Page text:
Cases from the European Court of Human Rights have confirmed that an employee making a private communication from business premises or using business facilities may have a reasonable expectation of privacy (Halford v United Kingdom [1997] IRLR 471Copland v United Kingdom (2007) 45 EHRR 37, and Barbulescu v Romania (Application no. 61496/08) [2017] IRLR 1032), even where there is an express ban on using company resources for personal purposes (an employer "cannot reduce private social life in the workplace to zero" – Barbulescu).

However, whether there was a reasonable expectation of privacy will turn on a careful and detailed analysis of all the facts and circumstances of each case. Here, the employee could not prove she had such an expectation. She had claimed that 3,149 emails were private, but she had only produced two to the judge, and he was simply not prepared to accept on the basis of those two emails alone that there was a reasonable expectation of privacy in them all. Also the work email address she used was a general enquiries one, designed to receive enquiries from customers or potential customers about the company's services. She was the principal user of it, but two other employees had some access and would reply to business emails. Her personal emails were not stored separately or marked as personal or private. Although only the employee and the IT provider knew the password to the account, the purpose of the password was to protect the company’s secrets, not hers.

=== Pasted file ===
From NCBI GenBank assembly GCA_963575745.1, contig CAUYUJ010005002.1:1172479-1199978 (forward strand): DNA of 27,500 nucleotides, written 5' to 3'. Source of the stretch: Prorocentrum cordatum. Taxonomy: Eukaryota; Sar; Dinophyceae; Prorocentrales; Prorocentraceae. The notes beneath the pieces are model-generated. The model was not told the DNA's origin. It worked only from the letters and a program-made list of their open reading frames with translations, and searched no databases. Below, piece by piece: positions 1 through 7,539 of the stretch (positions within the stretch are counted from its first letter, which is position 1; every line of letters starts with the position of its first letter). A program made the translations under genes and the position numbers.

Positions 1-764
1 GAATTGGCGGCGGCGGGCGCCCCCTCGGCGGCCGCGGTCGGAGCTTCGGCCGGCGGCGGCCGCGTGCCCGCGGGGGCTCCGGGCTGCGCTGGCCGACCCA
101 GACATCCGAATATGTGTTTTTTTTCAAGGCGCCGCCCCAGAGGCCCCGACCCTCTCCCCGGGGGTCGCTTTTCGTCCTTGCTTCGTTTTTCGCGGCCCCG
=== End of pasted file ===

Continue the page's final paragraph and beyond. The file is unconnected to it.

Breach of confidence claim

A breach of confidence claim covers information that is sensitive or secret but, unlike the privacy claim, it does not have to be of a personal nature.

For a breach of confidence claim to succeed, the information itself must have the necessary quality of confidence about it, it must have been imparted in circumstances importing an obligation of confidence, and there must be an unauthorised use of that information to the detriment of the party communicating it.